Seemingly out of nowhere, RMR came onto to the scene with the release of “RASCAL”, a trap rendition of Rascal Flatts’ “Bless the Broken Road,” which instantly became a viral hit. In an email to the FADER, RMR wrote:
“I grew up on country and rap music, and this song is the interpretation of what the new genre should sound like.”
Continuing to push the threshold of these genres, RMR’s 4th Qtr Medley flips Matchbox Twenty’s “3AM” on its head, includes a “melancholic rendition” of Drake’s “Laugh Now Cry Later,” and reimagines the Goo Goo Dolls’ 1998 hit song “Iris.”
While some of these songs that are being reinvented are cult classics and might instigate different (hot) takes, I think what RMR is doing here is extremely important. Given that elements of hip-hop have started to become incorporated into mainstream country music in recent years, it feels exploitive given hip-hop has historically been treated with contempt from most of the music community.
This feels like a means of reclaiming not only style but the narrative quality of hip-hop that is far too often overlooked.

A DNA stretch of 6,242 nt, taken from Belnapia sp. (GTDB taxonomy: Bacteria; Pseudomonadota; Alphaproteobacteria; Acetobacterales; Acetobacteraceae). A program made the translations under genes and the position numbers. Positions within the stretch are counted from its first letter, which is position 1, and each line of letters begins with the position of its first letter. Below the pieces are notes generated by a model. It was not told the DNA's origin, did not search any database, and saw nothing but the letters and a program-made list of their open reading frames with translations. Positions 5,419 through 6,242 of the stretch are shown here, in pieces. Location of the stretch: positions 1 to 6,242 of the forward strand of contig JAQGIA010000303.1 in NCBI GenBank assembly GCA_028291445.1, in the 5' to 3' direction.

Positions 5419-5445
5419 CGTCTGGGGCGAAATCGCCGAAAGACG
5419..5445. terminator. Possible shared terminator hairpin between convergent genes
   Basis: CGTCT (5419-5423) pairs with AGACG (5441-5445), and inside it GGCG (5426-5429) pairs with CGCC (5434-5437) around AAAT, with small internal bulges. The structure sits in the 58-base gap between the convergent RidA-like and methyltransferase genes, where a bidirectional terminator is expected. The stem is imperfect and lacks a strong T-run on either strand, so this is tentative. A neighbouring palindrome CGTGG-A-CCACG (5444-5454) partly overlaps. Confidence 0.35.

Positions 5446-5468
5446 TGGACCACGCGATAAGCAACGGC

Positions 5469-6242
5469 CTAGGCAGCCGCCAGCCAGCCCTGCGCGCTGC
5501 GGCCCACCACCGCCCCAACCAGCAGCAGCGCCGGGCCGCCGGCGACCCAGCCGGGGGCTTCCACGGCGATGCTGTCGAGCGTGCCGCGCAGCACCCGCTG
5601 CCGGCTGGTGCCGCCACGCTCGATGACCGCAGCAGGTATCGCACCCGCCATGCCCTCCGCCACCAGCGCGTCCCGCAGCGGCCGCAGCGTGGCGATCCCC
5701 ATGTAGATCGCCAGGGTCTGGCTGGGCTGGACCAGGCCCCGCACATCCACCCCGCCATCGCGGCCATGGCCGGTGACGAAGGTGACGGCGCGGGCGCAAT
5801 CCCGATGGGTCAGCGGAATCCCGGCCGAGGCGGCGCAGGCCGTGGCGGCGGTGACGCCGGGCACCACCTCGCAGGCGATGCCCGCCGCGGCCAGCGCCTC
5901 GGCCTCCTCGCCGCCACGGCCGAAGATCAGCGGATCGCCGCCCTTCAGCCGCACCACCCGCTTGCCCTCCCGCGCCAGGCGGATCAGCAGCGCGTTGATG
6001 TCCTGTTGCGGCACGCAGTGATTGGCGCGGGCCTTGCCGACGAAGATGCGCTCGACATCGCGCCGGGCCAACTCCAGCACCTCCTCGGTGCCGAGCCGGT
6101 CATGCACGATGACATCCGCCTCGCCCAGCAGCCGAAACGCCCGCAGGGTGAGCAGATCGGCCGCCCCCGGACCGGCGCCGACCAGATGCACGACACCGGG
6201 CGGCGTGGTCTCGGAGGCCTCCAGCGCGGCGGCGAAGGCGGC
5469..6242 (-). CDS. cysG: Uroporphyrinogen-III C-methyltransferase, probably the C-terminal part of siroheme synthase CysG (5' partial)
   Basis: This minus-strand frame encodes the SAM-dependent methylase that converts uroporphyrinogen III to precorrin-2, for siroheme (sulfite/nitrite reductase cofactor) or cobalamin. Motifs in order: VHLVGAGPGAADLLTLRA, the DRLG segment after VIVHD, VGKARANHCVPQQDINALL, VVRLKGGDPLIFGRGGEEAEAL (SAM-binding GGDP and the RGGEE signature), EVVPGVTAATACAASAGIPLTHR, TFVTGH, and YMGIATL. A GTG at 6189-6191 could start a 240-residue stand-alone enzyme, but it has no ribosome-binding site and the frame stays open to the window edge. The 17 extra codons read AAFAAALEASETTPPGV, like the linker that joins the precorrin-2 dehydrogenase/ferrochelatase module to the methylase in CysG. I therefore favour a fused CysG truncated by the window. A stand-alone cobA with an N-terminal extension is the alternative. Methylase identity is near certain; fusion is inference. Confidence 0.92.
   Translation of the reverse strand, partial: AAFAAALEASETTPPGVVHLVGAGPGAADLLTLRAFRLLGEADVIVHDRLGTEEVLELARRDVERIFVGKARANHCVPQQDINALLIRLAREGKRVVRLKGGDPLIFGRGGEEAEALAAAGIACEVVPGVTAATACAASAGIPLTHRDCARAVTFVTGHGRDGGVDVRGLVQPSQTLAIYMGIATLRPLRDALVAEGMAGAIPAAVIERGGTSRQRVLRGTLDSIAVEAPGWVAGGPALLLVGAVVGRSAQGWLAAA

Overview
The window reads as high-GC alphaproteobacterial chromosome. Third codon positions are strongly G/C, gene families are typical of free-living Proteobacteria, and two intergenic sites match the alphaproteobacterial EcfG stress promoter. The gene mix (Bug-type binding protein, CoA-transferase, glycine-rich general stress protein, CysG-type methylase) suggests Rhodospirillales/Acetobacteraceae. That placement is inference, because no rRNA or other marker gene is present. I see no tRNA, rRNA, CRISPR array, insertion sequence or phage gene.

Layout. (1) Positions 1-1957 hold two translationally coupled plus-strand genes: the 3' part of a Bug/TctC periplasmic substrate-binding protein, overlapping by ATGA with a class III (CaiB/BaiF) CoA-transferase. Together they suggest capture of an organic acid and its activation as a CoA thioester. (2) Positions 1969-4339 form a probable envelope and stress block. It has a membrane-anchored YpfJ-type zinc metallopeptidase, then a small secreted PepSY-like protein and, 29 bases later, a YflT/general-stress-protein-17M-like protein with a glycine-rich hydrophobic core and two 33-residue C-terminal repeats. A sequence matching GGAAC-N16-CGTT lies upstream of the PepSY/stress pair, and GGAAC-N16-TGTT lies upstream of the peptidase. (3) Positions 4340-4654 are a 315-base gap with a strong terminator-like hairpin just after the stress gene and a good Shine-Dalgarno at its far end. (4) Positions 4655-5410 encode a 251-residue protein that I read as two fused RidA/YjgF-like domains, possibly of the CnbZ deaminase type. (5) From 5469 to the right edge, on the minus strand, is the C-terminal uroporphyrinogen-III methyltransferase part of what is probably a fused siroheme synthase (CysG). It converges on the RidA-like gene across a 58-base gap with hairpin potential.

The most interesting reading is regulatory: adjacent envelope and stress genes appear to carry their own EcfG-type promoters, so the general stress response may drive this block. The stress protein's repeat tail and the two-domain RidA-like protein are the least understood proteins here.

It seems like the easiest way to illustrate its importance is to highlight Youtube user Barakallah Fik’s comment beneath the video:
as a black kid that grew up listening to all types of music, dude is what ive waited on my whole life. someone who could put my struggles and culture in to a version of music that i grew to love….so many sounds, so many emotions, so much art
I quite enjoyed this Tiny Desk (Home) Concert from Shirley Collins. I must admit, I hadn’t heard of Shirley Collins prior to watching this, but now after watching this and reading NPR’s description, I need to learn more about her.
“Her life story took the sort of twists you hear in the songs she sings, in her case, a broken heart, a painful divorce, and the loss of her voice. For 30 years, she couldn’t sing.”
Enjoy this charming performance.